Many newer plant-based meat products are similar in calories and protein to animal-based protein sources. But they may be lower in calcium, potassium, magnesium, zinc and vitamin B12 and higher in sodium and fat after being prepared. This means that these foods are not always a healthier alternative in the long run. If consumed normally, reliance on these foods could create nutritional deficiencies for consumers.

If you enjoy plant-based meat options and want to continue including them in your diet, here are some tips to consider:

  1. Enjoy plant-based meats as part of a balanced diet that includes other sources of protein, such as legumes, nuts and seeds.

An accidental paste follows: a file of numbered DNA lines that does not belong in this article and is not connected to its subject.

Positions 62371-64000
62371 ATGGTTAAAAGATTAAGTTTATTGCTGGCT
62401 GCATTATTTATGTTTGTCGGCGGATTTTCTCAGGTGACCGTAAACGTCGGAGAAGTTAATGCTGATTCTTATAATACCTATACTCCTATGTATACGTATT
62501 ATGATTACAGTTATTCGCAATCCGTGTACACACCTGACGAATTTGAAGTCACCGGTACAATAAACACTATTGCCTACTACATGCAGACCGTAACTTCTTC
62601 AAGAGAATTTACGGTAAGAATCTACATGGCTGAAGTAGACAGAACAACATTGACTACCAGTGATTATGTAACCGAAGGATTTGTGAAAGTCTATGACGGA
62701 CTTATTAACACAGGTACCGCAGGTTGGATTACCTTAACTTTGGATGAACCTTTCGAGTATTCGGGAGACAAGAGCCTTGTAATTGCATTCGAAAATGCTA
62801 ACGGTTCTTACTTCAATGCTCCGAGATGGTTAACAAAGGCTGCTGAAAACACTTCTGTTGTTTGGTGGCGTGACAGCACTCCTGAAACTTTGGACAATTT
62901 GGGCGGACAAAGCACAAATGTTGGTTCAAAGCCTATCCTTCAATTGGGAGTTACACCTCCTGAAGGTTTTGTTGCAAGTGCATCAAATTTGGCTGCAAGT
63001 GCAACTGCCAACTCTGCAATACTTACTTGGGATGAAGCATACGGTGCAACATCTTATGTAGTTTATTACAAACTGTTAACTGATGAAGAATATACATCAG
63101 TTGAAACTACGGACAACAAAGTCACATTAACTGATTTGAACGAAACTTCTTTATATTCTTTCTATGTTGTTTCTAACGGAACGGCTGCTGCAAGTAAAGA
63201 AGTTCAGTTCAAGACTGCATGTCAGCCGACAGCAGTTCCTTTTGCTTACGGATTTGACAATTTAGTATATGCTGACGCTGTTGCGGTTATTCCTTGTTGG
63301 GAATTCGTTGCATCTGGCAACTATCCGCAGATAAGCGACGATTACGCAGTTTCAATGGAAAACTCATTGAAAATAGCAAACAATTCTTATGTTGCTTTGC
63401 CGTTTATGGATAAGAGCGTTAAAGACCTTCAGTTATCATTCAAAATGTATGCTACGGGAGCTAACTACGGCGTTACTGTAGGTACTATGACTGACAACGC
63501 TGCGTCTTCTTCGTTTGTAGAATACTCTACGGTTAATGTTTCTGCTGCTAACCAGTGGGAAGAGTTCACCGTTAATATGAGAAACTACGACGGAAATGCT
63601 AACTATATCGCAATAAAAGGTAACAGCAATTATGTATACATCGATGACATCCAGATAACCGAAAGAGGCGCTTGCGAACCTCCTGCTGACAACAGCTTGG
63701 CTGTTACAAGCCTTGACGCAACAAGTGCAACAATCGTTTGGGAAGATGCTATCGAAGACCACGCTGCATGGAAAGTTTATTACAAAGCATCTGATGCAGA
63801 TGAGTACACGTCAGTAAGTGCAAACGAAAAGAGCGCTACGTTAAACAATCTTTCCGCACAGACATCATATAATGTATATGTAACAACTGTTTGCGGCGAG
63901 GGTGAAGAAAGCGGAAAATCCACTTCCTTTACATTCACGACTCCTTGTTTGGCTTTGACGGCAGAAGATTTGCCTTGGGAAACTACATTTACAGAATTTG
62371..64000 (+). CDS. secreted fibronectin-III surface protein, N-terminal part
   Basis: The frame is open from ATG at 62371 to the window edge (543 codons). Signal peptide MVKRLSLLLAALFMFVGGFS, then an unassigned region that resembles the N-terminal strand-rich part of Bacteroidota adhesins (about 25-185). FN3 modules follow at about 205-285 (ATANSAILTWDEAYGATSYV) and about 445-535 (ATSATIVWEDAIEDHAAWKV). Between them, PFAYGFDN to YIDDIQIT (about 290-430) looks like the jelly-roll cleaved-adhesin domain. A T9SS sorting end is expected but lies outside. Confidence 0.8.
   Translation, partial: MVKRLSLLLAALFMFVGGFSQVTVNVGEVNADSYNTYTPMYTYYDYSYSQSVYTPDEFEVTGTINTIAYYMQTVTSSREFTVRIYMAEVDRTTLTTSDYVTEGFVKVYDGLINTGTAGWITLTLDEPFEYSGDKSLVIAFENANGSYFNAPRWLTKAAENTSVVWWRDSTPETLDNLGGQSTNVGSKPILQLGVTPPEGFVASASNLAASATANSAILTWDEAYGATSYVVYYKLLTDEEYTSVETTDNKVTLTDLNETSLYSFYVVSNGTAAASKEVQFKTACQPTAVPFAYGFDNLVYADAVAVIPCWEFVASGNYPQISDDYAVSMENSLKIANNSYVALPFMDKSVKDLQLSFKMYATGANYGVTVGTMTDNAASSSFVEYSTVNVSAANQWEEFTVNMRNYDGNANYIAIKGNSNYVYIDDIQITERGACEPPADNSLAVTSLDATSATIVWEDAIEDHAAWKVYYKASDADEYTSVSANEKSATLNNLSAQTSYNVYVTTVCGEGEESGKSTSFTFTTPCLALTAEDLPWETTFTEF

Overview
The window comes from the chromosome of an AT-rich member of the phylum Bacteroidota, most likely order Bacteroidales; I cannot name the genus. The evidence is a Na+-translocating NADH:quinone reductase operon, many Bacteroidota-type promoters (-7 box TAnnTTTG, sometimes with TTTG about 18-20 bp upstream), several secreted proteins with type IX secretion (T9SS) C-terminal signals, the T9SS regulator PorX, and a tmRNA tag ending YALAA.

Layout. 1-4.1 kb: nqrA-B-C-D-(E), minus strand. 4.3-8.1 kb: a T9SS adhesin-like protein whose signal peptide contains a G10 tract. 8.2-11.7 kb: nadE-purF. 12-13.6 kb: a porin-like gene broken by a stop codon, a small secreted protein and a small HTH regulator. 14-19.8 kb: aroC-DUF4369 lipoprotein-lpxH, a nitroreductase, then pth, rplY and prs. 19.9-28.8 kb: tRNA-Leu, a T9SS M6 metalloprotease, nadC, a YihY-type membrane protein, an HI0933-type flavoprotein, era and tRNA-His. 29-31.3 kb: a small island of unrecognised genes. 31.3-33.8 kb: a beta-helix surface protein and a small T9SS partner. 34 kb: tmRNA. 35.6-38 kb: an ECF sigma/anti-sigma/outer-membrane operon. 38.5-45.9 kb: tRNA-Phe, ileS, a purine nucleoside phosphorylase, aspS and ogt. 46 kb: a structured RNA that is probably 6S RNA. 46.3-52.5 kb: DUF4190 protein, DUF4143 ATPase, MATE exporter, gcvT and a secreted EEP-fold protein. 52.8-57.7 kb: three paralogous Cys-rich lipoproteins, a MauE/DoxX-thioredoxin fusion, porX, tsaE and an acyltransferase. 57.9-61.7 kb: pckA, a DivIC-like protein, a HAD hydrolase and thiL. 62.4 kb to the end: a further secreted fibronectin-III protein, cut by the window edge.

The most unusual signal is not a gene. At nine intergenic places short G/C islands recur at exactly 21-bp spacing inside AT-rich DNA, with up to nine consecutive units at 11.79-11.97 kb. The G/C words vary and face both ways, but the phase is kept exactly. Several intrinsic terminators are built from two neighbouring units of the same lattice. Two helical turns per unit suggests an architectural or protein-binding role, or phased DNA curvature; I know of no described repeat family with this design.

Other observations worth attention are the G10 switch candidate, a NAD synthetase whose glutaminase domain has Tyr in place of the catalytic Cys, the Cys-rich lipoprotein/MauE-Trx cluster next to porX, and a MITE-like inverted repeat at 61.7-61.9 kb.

2. Consider supplementing with key nutrients, such as vitamin B12, if you are avoiding other protein sources.
  3. A plant-based meat alternative that is low in saturated fat and sodium.
  4. Eat plant-based meats with healthy foods and drinks, such as whole grains and vegetables.

The Bottom Line

Plant-based meats can be a healthy part of a balanced diet if you enjoy them in the right way. Eating plant-based meats in moderation along with fruits, veggies and other nutrient-dense foods can greatly support your health. But eating plant-based bacon, sausages and hot dogs as your protein source and avoiding options like legumes, seeds, nuts and whole grains is not a path that will support the health results you want to see.